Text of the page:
10-year Treasury YIELD / U.S. Dollar - Weekly Intervals

Let's first focus on the 10-year YIELD (upper chart). I've made to "benchmark" horizontal trends based on the relative lows of the 10-year YIELD, and then benchmarked those two levels on the U.S. Dollar Index (dx00y) chart.

Now, I've also shown "inflection" points of the S&P 500 Index (SPX.X), with SPX and a number. This shows how "things suddenly changed" in April and May, when in the past a lower bond YIELD found lower SPX, but when the 10-year YIELD continued to fall, stocks didn't and now have SPX at 1,000.

While I (Jeff Bailey) can not say for certain that the U.S Treasury has been an aggressive buyer of bonds, this analysis could be supported by the weaker dollar, where the buying of Treasuries actually has the bond market doing some of the Feds work as it relates to pumping liquidity into the U.S. economy.

The recent couple of days selling in Treasuries is most likely heavily influenced by bond TRADERS selling some of their bonds (taking profits) as recent economic data reduced some near-term fears of DEFLATION.

Now... Has the bond market done the bulk of the Fed work ahead of next weeks FOMC meeting and perhaps we've already gotten a flood of liquidity into the economy, but ONLY if it has been the U.S. Treasury doing the bulk of buying in Treasuries to provide the liquidity to the economy in a "round about way."

With the recent 2-day selling in Treasuries, spurred perhaps by the May CPI data, this creates a slightly higher YIELD.

I then pose the question to myself (and to you), what SECTORS of the economy are tied to interest rates (the Fed sets interest rates)? Financials is my answer. What sector of the economy is tied to Treasury YIELDS (the bond market and traders set these YIELDS as they buy/sell the bonds)? Home Builders and Financials!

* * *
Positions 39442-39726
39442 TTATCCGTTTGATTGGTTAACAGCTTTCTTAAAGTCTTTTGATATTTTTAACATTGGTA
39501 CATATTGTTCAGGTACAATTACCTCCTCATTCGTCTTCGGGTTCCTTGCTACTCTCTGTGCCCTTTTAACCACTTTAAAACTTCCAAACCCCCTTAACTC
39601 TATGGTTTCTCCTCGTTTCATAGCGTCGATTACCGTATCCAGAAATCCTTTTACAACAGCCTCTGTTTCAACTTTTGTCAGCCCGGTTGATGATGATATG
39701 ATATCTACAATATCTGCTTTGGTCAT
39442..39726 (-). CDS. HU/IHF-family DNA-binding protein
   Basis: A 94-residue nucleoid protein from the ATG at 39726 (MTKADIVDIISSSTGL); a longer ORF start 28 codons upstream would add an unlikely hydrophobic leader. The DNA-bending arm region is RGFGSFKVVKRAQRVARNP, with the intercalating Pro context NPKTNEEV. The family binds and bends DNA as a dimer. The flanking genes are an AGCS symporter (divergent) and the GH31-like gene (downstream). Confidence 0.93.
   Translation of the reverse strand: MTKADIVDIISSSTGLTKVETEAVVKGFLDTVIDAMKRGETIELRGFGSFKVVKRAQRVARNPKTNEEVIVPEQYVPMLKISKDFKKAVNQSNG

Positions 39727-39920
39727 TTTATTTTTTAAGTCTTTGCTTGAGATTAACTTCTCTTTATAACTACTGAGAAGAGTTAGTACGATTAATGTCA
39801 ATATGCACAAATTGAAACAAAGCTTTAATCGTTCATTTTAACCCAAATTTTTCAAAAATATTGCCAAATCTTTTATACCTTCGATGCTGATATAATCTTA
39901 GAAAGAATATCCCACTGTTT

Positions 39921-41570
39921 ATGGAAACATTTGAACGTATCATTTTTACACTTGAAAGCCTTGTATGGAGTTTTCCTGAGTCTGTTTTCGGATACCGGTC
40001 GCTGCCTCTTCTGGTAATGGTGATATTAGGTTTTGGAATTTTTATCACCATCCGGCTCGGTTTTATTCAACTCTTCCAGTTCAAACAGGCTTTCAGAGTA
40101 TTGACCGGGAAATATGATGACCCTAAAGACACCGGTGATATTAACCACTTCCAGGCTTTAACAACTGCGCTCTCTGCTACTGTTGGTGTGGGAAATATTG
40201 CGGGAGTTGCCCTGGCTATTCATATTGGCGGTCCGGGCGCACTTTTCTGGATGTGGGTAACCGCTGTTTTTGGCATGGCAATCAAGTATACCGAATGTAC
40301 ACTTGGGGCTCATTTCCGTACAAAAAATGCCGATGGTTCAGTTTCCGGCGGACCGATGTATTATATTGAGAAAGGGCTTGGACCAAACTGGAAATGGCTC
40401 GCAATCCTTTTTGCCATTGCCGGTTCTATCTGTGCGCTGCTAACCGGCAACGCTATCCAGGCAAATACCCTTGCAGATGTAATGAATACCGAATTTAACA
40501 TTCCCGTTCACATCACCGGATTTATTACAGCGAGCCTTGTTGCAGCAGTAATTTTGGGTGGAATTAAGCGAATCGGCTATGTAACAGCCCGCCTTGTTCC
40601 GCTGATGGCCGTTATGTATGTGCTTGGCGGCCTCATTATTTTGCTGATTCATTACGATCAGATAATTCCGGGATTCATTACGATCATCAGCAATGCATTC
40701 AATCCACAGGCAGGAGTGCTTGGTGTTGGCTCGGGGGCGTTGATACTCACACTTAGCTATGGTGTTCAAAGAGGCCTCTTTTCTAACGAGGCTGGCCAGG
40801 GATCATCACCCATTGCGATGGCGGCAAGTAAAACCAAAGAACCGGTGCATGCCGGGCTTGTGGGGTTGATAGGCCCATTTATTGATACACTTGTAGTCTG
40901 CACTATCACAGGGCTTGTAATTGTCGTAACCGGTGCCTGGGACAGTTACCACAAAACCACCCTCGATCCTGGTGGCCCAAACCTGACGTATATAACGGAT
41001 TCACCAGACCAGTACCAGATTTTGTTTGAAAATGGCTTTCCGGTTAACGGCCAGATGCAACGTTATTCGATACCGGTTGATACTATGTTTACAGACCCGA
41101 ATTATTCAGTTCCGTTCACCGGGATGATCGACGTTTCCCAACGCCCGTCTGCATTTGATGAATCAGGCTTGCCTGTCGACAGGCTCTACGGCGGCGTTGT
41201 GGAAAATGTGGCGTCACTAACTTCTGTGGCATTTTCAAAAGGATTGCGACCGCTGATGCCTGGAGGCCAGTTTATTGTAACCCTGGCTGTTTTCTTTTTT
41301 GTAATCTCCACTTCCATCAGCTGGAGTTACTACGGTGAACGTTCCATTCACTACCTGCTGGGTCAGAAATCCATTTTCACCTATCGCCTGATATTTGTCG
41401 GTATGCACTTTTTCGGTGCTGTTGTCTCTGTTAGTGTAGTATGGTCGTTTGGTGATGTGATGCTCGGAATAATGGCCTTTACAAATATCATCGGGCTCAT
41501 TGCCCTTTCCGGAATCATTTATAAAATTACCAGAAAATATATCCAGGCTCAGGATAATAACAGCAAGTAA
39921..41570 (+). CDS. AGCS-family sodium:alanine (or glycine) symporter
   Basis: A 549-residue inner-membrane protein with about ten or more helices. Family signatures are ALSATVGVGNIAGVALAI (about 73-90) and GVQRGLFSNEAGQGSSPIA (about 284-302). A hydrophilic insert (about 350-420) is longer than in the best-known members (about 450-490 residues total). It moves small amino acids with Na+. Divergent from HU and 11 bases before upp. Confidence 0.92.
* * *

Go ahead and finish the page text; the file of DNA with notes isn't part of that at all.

Quick check.... today's trade saw the Dow Jones Home Construction Index (DJUSHB) 467.81 -1.81% and Housing Index (HGX.X) 292.60 -1.36% trade lower. The S&P Banks Index (BIX.X) 311.76 -0.3%, KBW Bank Index (BKX.X) 888.09 -0.83%, Broker/Dealer Index (XBD.X) 545.66 -1.97% and S&P Insurance Index (IUX.X) 274.92 -0.68%.

Now, one or even two days DOES NOT make a trend, but the past several weeks decline in bond YIELD and rising stock prices found stocks higher, and in the past couple of days, you and I have picked up on some rising Treasury YIELDS, but the financials are acting a little fickle (just two days) aren't they?

Is the housing sector in trouble? I heard "housing bubble" a couple of months ago.

Dow Jones Home Construction Index (DJUSHB) - Weekly Interval

While the DJUSHB is comprised of more than just homebuilders, we can really make a tie between its performance and Treasury YIELDS. I think the recent 40% gain in the past 10-weeks has had some bullish impact on the SPX/OEX too.

This sector, along with Treasury YIELDS should be monitored closely in the coming sessions, especially with the FOMC meeting next week. This sector may also be volatile as it relates to this week's option expiration. The great "market gods" can only know what types of hedge strategies have had to be placed on this sector or stocks within it, especially those that were short many stocks a couple of months ago that were CERTAIN a housing bubble was at hand.